So much for an emergency! Portland piously sounded alarm on fentanyl crisis promising a crackdown – but the reality is junkies on every corner and paramedics taking over 20 minutes to respond to ODs
Within an hour of arriving in downtown Portland to survey the city’s newly declared ‘state of emergency’ over its fentanyl crisis, I call 911.
One of dozens of homeless drug addicts lining the sidewalks just took a whack from a piece of aluminum foil in plain view and collapsed in a lifeless heap.
In a country where overdoses have caused more than 200 deaths in 2022 alone, I fear another one may happen right in front of me.
The 911 operator asks for a location—Everett Street and Fourth Avenue in Chinatown—a description of the patient, a black man probably no older than 30, and takes my contact information. “We’ll pass it on,” the handler replied calmly and hung up.
But nearly 20 minutes later, there are still no first responders on the scene. By now the man had begun to stir, finally stumbling to his feet before moving away.
Homeless drug addict gets hit with what appears to be fentanyl in downtown Portland
Public drug use is still common despite officials declaring a ‘state of emergency’
The user falls to the ground looking lifeless after smoking the drug
He survived – this time. But given the 533 percent explosion in overdose deaths in Multnomah County, where Portland is located, since 2018, there’s a scary chance his next hit could be his last.
And after only a few hours here, I think: so much for an emergency.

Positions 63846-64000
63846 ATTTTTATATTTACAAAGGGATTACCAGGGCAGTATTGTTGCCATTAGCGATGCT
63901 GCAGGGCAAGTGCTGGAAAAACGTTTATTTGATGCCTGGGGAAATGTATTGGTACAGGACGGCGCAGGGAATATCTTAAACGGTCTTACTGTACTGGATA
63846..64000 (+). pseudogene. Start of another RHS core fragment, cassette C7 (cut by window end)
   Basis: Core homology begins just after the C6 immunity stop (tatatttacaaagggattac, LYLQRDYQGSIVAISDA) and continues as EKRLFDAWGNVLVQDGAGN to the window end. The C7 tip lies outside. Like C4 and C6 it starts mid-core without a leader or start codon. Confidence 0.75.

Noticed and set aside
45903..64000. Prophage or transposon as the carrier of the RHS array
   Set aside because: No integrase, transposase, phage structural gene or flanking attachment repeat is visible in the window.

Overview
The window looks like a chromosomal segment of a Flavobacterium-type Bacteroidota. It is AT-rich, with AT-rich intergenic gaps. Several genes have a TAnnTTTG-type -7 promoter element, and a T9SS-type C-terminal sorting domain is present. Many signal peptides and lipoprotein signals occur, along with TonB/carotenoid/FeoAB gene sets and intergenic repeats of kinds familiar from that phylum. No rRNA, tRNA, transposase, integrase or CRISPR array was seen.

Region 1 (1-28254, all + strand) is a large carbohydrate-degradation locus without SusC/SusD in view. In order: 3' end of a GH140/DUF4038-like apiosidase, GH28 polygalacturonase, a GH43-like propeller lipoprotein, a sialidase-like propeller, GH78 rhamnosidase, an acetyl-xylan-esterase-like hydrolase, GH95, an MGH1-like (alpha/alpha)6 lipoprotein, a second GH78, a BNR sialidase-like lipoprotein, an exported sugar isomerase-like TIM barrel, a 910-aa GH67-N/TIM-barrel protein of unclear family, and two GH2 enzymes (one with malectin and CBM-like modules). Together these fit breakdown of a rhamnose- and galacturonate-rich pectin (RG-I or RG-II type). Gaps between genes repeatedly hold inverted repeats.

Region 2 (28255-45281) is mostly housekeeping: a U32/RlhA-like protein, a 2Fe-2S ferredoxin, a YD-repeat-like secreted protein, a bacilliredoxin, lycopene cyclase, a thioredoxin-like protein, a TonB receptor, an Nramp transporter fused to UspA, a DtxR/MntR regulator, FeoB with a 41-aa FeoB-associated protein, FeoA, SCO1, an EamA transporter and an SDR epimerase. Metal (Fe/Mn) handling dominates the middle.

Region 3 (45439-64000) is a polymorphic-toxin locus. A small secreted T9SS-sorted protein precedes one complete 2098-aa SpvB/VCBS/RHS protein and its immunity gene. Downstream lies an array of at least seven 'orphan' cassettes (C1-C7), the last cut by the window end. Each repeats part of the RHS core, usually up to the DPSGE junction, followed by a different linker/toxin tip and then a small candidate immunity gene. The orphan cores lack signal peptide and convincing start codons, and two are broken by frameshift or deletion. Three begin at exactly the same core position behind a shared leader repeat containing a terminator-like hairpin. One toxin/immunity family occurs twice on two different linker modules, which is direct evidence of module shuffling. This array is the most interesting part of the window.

Oregon Governor Tina Kotek made the dramatic announcement Jan. 31 along with Portland Mayor Ted Wheeler and Multnomah County Chairwoman Jessica Vega Pederson.
“The next 90 days will yield unprecedented collaboration and focused resources targeting fentanyl and providing a roadmap for next steps,” Kotek stated.
But on this drizzly Tuesday morning in downtown Portland, there’s hardly a cop, support worker or city official in sight — and even calling 911 to report a suspected overdose seems to produce no response.
Block after block is full of homeless addicts who openly use fentanyl and other hard drugs in broad daylight. Many users are hunched over or bent double in a zombie-like state – the sign that someone is high on fentanyl.
Is this what ‘unprecedented collaboration and focused resources targeting fentanyl’ looks like?
There were tense scenes when Kotek and her colleagues informed provincial officials about the state of emergency on Thursday, February 1.
City and state officials said the state of emergency would see “unprecedented cooperation and focused resources directed at fentanyl.”
Tents line the streets of downtown Portland in the days after the state of emergency was declared
A drug user openly smokes a drug from a tin can in downtown Portland
During the meeting, Dr. Sharon Meieran, an elected Multnomah County Commissioner, accused the leadership of a “pathetic … feeble attempt to govern by press release.” “It won’t solve anything and it won’t do anything,” she told them.
In an interview with DailyMail.com, Meieran, an emergency room doctor in Portland, was annoyed because she said the announcement didn’t even set forth “a plan for a plan.”
Indeed, there is little substance to the declaration beyond the creation of a ‘command centre’ whose objectives remain vague. Leaders haven’t even decided how they will measure the success of the latest scheme.
“There is no element of this that says state of emergency, except for the title of the statement,” Meieran said.
“We need to see people responding in some way, whether it’s getting people the medical services, getting law enforcement involved, getting people into treatment, whatever it is. And there is none of that.
“So much of what we’re seeing shows it’s all really politically driven rather than substantively driven.”